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Fictional Devices

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English Literature

If you were to build a house, you would likely need a lot of raw materials, such as wood, brick, concrete, etc. and a toolkit to assemble everything. The same is true for fictional narratives and stories. An author uses numerous tools to piece the story together before it is ready to be read. These tools are called fictional devices. Let's explore some of the most important fictional devices prevalent in fictional narratives.

Meaning of fictional devices

Real-life events may or may not inspire a work of fiction. As most works of fiction stem from the author's imagination, the author needs to flesh out details of the fictional devices they will use to narrate the story.

Fictional devices are elements of fiction that help an author weave a coherent story or narrative.

The diversity of fictional devices produces a wide range of fictional narratives that may cater to the tastes of different types of readers. Depending on how the author tailors the fictional device, the story may be an easy read or a complex puzzle the reader must piece together.

Elements and examples of fictional devices

The key elements or types of fictional devices and related examples are listed below.

Plot

The plot refers to the cause-and-effect events that drive the story of a fictional narrative.

A German playwright named Gustav Freytag evolved a method to analyse the plot of fictional narratives. This method is known as Freytag's pyramid.

Freytag's pyramid

Freytag's pyramid is called so because you can imagine the analysis points as a pyramid, as displayed in the image below.

Freytag's pyramidFreytag's Pyramid, pngkey. is a way to pinpoint the progress of a plot

Let us explore Freytag's pyramid with the help of the example of Harry Potter and the Philosopher's Stone (1997) by J. K. Rowling.

  • Exposition is the setting of the premise for the story. In the Harry Potter novel, the premise is set for the novel and the rest of the series. The reader learns early on that a dark wizard named Voldemort is responsible for the deaths of Harry's parents and that Harry must attend a school of magic to become a wizard and defeat Voldemort, which is the exposition.

  • As the name suggests, rising action marks the escalation of events in the story. Harry attends Hogwarts, makes friends, learns magical spells, and encounters trolls and slain unicorns as he begins to uncover his personal history with Voldemort and a plot to steal the philosopher's stone hidden in the castle.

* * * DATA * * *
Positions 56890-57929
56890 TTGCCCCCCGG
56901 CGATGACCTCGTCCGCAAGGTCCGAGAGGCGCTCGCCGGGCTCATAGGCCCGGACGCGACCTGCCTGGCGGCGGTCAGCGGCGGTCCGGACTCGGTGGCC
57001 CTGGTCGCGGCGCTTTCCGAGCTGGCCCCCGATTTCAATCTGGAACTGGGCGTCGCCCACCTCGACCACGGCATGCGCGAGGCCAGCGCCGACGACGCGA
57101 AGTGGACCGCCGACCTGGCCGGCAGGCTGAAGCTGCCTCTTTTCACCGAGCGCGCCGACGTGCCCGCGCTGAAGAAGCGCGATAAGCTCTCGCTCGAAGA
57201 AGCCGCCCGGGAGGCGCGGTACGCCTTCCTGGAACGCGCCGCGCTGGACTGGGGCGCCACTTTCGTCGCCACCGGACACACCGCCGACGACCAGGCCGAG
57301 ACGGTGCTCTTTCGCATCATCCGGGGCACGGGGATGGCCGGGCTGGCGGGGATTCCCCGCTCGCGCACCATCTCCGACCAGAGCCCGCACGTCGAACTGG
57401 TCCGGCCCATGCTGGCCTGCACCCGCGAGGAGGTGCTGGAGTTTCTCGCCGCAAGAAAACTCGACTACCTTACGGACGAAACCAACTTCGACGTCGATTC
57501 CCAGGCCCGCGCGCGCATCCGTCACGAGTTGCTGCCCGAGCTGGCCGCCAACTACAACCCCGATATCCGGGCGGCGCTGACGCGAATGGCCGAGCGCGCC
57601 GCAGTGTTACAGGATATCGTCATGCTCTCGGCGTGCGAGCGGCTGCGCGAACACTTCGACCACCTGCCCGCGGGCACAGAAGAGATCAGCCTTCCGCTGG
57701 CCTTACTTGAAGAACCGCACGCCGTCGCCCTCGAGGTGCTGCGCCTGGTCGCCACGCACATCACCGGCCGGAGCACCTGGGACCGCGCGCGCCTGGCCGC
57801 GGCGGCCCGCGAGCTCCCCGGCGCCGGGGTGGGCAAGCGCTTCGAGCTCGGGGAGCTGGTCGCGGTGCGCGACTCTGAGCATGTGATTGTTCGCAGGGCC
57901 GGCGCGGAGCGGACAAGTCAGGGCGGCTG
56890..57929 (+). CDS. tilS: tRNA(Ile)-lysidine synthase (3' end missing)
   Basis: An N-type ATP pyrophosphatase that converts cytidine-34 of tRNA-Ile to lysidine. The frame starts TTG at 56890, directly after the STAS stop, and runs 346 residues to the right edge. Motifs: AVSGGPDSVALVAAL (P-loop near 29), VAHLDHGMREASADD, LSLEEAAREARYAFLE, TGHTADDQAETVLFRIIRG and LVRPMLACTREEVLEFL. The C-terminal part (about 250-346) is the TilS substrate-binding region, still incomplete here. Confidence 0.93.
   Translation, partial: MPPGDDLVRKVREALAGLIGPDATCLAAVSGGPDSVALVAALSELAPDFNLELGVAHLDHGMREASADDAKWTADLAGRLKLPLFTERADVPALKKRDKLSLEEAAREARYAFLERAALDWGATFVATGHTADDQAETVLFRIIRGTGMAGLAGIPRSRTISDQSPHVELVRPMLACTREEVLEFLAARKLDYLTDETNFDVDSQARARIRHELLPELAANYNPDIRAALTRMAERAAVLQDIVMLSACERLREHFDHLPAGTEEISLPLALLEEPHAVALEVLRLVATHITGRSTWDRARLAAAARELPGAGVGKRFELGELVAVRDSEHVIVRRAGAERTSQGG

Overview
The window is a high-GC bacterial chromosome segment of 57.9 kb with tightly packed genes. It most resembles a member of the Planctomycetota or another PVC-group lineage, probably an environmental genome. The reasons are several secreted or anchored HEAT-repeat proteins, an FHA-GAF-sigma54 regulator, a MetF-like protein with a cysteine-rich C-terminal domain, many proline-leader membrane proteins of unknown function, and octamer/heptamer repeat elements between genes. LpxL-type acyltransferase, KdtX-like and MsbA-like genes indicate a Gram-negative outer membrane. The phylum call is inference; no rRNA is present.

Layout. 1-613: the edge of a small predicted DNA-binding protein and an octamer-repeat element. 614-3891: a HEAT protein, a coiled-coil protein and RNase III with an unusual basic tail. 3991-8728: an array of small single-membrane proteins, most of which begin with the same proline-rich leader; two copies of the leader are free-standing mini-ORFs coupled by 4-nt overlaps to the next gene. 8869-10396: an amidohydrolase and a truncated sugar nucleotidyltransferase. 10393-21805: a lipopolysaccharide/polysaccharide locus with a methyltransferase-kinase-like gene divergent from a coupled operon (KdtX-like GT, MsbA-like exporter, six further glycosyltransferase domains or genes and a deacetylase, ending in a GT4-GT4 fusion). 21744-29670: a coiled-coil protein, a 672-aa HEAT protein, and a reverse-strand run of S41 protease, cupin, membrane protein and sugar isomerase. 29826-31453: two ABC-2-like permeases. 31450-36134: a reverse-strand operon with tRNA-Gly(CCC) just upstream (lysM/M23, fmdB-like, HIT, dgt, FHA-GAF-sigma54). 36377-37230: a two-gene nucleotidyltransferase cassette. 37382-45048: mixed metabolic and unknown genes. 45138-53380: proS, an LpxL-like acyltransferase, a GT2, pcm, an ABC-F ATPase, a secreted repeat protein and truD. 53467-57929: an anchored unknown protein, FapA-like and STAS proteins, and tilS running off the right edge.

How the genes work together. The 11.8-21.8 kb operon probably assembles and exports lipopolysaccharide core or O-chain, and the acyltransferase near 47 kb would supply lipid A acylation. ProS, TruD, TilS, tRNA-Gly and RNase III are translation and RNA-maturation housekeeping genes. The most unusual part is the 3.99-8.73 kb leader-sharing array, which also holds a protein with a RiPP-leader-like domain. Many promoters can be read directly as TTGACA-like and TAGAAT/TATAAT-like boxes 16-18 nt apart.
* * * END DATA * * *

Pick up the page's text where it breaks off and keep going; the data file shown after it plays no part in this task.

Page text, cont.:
• Climax refers to the high point in the plot that the rising action leads up to. In Harry Potter and the Philosopher's Stone, the climax occurs when Harry meets Voldemort before the Mirror of Erised and confronts him.

  • As opposed to rising action, falling action marks the de-escalation of events after the climax. When Harry wakes up in the hospital wing, and Dumbeldore explains what transpired with the stone, it is a case of falling action.

  • The denouement is the conclusion of the plot. At the end of the novel, the denouement is indicated when Harry boards the Hogwarts Express to return to the Dursley's after the school year is over.

Consider the plot of the last novel you read and try to frame it through the lens of Freytag's pyramid. Can you imagine how the author may have used Freytag's pyramid to develop the plot before writing the story?

Character

Characters are crucial to every story, as readers often try to relate to the story through the perspective of a character.

Characters refer to the people, animals, or any sentient beings in a fictional narrative. The events that occur in the lives of the characters and their experiences drive the plot forward.

While there are many character types to choose from, such as the 'mad scientist' or the 'damsel in distress' or the 'brave warrior,' largely characters are divided into round characters and flat characters.

Round characters

Let's explore what a round character does for a narrative.

Round characters are characters that develop as the plot progresses. They undergo a profound change due to their experiences and struggles in the story. Round characters may change for the better or for the worse. Round characters have more nuances to them and are well developed and complex.

Elizabeth Bennet in Pride and Prejudice (1813) by Jane Austen is an example of a round character. She starts out as a stubborn young woman who easily judges and builds prejudices against Mr. Darcy. As the novel progresses, she learns to hold off her biases and overcome her prejudices against him.

Flat characters

Flat characters can be seen as the opposite of round characters.

A flat character's personality is two dimensional and does not undergo a dramatic change in the narrative. Flat characters are usually insignificant to the story and lack depth. They are often seen as 'stock characters' to fill a particular role in the narrative, such as 'the sidekick' or 'the comic relief.'